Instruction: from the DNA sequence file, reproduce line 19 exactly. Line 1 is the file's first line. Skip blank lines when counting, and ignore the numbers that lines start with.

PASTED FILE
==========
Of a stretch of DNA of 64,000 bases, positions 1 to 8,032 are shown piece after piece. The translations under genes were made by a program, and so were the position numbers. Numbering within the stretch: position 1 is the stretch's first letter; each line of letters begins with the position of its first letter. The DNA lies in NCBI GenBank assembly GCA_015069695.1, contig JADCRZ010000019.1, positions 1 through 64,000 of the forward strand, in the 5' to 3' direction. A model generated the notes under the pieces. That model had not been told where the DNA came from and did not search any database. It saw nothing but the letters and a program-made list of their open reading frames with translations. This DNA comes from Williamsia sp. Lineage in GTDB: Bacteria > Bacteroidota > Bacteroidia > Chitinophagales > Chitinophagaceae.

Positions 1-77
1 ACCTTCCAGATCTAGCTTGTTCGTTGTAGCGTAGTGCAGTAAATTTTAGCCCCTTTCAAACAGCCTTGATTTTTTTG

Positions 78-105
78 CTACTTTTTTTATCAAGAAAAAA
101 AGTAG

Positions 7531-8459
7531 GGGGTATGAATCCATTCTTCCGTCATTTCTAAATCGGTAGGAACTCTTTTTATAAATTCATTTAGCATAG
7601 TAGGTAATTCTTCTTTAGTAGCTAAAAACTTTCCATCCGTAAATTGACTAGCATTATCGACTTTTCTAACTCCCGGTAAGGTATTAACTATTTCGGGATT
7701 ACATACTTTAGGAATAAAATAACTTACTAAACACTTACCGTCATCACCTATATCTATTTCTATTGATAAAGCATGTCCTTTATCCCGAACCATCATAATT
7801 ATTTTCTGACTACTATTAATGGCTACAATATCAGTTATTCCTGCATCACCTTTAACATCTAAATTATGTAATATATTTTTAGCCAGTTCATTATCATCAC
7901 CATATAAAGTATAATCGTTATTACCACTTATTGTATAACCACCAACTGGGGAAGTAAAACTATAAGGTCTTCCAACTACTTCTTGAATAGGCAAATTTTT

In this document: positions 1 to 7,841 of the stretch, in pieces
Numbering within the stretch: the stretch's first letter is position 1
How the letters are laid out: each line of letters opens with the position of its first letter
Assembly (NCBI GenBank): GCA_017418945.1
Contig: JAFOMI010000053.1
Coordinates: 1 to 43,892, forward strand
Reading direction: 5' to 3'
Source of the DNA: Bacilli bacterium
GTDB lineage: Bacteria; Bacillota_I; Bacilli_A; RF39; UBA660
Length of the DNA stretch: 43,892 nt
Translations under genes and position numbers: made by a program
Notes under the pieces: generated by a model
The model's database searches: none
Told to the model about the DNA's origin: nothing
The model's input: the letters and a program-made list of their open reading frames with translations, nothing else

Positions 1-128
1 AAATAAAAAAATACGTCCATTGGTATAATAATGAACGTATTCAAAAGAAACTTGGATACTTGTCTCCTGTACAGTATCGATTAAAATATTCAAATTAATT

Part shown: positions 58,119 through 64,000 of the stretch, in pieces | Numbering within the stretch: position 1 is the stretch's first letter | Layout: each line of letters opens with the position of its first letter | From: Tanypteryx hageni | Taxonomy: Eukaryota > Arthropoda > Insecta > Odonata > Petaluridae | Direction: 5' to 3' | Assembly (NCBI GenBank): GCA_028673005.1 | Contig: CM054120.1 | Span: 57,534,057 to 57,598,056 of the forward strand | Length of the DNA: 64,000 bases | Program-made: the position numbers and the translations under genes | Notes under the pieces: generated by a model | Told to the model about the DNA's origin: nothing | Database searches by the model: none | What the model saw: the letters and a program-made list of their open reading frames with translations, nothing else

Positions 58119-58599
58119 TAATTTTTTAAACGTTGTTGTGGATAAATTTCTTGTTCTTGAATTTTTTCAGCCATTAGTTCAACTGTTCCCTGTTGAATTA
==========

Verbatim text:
Reading direction: 5' to 3'